Biofuel Organisms - Switchgrass

Switchgrass (Panicum virgatum) is a perennial grass that grows natively in Canada and the United States. It is one of the dominant species of plant in the American prairie. Initially used only for erosion control and ornamentation, the grass has recently found use as a biofuel and for the production of biodegradable plastics.

Biofuel Properties

Switchgrass is considered a moderate to high yield plant, which means it isn’t as prolific as Jatropha, but provides better growth in the North America than corn or soybean. What makes switchgrass really interesting is that it can be used to make ethanol, but it can also be burned directly for thermal applications, such as the production of electricity. The lack of conversion steps makes switchgrass easy to use and relatively efficient in terms of energy input versus energy obtained from it.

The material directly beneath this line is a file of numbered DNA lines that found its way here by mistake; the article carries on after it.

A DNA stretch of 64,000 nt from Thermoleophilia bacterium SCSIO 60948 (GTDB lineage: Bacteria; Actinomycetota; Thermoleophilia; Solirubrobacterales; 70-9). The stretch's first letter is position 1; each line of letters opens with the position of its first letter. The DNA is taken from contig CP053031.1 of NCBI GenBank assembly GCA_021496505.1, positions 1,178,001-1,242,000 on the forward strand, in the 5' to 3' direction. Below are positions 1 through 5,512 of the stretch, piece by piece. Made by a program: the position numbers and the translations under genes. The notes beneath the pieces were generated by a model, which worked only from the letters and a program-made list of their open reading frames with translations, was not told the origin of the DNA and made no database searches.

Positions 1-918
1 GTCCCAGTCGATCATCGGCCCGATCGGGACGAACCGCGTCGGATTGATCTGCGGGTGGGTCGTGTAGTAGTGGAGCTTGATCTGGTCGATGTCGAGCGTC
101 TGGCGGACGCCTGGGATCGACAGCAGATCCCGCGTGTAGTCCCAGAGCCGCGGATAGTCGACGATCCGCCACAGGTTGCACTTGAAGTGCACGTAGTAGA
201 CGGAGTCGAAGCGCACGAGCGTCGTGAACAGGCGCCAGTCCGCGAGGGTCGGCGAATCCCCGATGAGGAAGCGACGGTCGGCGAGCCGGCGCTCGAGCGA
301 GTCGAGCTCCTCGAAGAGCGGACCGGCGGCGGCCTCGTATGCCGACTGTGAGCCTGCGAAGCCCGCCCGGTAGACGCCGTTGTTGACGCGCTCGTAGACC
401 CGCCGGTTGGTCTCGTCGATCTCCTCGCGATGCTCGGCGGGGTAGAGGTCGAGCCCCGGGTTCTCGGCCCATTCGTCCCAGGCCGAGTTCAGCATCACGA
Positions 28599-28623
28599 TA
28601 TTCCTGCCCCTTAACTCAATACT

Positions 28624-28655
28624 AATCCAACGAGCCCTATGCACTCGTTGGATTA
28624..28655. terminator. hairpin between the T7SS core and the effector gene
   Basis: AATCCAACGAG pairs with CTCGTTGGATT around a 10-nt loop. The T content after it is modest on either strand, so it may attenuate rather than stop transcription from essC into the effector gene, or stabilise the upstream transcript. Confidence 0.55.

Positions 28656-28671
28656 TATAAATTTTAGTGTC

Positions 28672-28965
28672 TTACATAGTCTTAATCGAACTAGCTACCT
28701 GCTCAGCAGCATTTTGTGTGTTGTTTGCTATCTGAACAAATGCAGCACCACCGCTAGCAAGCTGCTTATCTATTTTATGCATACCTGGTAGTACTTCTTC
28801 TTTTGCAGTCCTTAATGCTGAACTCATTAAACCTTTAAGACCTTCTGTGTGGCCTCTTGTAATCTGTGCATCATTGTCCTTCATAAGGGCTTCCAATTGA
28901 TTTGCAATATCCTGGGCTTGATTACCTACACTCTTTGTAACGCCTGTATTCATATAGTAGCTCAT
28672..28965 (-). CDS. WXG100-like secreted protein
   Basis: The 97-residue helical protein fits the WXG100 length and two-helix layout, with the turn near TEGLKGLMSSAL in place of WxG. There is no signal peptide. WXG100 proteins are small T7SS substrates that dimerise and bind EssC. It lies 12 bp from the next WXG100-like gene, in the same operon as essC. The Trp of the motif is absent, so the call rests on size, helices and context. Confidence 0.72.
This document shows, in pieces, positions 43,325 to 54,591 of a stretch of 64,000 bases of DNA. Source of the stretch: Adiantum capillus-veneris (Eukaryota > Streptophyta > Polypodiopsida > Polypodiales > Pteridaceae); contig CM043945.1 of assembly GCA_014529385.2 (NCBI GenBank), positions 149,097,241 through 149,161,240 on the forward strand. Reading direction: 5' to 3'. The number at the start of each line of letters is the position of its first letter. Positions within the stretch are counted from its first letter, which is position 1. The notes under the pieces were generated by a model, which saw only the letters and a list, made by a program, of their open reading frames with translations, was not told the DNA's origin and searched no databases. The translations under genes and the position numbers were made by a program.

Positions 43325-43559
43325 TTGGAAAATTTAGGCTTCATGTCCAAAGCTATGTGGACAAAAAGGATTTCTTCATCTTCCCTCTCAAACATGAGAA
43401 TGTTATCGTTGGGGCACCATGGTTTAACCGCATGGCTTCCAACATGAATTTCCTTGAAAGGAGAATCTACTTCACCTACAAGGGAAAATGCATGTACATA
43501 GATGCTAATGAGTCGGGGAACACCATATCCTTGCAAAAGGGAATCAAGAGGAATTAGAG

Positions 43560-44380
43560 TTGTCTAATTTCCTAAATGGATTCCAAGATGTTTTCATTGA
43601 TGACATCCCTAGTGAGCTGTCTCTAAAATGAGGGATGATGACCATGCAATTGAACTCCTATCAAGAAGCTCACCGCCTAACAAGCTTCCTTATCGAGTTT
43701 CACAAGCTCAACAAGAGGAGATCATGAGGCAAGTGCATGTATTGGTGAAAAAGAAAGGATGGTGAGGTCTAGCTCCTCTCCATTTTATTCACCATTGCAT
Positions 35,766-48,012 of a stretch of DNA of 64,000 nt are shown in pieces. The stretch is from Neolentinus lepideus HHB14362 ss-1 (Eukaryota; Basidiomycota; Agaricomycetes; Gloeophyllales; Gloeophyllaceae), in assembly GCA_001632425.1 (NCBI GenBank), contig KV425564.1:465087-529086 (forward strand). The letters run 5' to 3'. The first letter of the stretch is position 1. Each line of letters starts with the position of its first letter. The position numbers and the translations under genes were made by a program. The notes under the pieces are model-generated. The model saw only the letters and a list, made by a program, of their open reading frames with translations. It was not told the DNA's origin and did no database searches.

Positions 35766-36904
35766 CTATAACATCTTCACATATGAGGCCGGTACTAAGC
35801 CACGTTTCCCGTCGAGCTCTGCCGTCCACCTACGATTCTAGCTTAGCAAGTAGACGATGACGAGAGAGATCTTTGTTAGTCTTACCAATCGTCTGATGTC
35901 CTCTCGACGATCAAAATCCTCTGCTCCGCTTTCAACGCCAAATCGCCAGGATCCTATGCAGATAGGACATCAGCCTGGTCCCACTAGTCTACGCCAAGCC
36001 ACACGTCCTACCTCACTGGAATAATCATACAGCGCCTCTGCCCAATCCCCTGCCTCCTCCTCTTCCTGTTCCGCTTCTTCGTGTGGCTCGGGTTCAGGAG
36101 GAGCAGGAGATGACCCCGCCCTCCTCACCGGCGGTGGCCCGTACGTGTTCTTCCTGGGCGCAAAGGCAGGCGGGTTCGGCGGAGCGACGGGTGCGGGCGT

The energy investment into switchgrass is about three and a half times less than the energy investment for grain or corn. Further, an investment of up to 1.34 gigajoules of energy into switchgrass yields up to 2.66 gigajoules in return. So, switchgrass is a net energy producer unlike many biofuel feedstocks. Cost compared to corn is about 50%, make switchgrass more attractive for ethanol production as well.

Land Use

In the United States, corn is heavily subsidized by the federal government and so more corn is planted than is put into the food supply. That excess land could be used to grow switchgrass. Additionally, switchgrass is about 3 times more efficient than corn. If the aviation fuel comparison is used, then switch grass would require somewhere on the order of 3 million square kilometers, which is more than Camelina or Jatropha.